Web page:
It always sounds so romantic and idyllic when someone mentions a Juliet balcony. Our thoughts go to the romantic Shakespeare play “Romeo and Juliet,” and one might wonder if this is where the name originated. How does a Juliet balcony correlate with a French balcony?
There is no difference between a Juliet balcony and a French balcony. It is also known as a “false balcony,” telling us that the purpose of these balconies is not the same as your usual ones. They are usually very small or not even accessible by foot and more for aesthetics than practical use.
Juliet or French balconies are pretty interesting when you look at what they are, what their purposes are, and how to use them. The French balcony is dated way back to the 1800s but is still used in modern developments today.
How Do Juliet And French Balconies Relate?
In medieval times, soldiers used a wooden scaffolding named “The Hourd.” They stood on this looking afar to see enemies approaching, or down onto wars and sometimes shooting from here.
This surface was an extension of the castle’s wall, keeping them safe and allowing them to look down without the opposition to see their bodies, and from this, the balcony was born.
French balconies became famous around the 1800s in Britain, mainly used to give buildings an aesthetic look from the outside. Since then, many houses and properties have added French balconies to provide any home with that unique look and, in the end, add different uses as well.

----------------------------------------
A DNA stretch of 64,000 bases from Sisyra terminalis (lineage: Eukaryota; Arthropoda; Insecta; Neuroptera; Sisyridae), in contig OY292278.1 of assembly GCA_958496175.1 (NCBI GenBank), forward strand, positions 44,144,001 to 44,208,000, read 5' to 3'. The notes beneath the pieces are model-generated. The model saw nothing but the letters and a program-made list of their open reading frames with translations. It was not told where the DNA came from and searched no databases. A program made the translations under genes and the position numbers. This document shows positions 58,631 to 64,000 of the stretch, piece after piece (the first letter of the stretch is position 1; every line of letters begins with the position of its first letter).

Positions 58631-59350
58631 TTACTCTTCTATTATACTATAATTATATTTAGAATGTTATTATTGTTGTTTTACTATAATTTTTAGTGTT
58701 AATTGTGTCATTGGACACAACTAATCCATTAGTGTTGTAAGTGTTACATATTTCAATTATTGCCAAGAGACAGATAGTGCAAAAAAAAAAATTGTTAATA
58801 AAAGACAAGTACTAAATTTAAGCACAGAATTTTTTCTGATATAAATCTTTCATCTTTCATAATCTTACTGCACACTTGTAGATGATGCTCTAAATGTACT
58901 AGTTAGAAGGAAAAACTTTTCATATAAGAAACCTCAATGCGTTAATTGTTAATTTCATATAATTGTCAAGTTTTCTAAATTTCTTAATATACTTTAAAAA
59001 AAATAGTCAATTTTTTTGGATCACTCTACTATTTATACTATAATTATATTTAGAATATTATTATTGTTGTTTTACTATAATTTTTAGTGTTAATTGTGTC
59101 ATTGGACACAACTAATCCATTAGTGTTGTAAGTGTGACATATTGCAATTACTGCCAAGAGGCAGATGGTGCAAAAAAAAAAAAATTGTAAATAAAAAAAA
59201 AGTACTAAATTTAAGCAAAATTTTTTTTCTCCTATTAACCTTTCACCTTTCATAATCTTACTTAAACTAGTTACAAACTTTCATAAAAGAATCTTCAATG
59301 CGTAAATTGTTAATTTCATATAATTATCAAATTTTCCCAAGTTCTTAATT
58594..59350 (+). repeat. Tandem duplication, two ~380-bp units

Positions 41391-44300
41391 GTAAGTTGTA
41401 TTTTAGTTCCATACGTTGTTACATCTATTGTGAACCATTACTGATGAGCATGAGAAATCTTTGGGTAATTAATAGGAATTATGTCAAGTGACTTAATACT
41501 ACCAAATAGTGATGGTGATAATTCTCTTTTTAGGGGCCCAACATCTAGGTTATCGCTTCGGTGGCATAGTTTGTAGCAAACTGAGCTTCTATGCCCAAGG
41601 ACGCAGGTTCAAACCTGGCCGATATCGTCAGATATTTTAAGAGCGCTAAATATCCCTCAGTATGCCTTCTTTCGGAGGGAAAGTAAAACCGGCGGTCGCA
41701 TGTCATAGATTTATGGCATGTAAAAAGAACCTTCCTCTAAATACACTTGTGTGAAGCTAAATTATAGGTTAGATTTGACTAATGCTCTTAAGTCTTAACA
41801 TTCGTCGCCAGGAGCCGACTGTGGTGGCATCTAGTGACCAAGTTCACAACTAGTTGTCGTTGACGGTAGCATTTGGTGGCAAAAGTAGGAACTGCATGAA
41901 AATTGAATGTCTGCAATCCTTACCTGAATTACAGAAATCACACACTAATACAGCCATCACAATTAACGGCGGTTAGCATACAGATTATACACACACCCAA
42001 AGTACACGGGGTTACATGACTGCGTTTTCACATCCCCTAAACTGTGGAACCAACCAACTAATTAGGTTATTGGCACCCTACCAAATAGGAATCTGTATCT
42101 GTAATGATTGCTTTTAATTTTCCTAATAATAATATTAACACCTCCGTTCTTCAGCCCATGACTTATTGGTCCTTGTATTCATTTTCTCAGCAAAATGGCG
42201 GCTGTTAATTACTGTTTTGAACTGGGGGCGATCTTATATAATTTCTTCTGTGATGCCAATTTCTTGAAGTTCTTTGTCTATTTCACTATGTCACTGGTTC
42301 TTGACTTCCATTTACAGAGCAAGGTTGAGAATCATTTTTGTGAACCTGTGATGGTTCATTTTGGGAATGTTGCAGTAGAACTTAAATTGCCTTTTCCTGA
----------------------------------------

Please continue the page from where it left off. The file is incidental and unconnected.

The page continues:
As you might have guessed, the Juliet balcony got its name from the famous Shakespeare play. However, he never mentioned this in the script, only stating that she spoke to Romeo from her bedroom window. Portraying the theatrical performance, directors have added these French balconies to the stage décor for that romantic effect, and the name stuck.
To identify these balconies, you would typically look for a terrace with no slab for a floor. Some have a small area where two people might be able to stand, and others only have a railing.
These balconies have beautiful French windows or sliding doors opening onto this railing or small balcony. The idea of these balconies is mainly to give a specific look and feel to your house or building, but there are other reasons for having them.
We have links to alternatives for Juliet balconies on the article below and here if you are exploring your options.
Why Would You Want A Juliet Balcony?
A few reasons are available to add a French balcony to your house. Most architects add these to save space, especially when designing apartments, or saving money because an ordinary patio can push your budget through the roof.
- They are letting in natural light. These balcony types are perfect for inviting more natural light into a room, as long French windows cover a wall and sometimes even opening as a door gives them their character.
- Invite nature into the room. When beautiful landscape scenes surround you, you can add this type of balcony to your windows or sliding doors to bring the outdoors in. Just be sure if your neighbor might be able to see into your big French windows, to maybe add a tint to them for more privacy.
- You are saving space. You might not have the capacity to build a typical balcony, but a Juliet balcony can be a solid second best and give you some of the perks you would find in a usual balcony.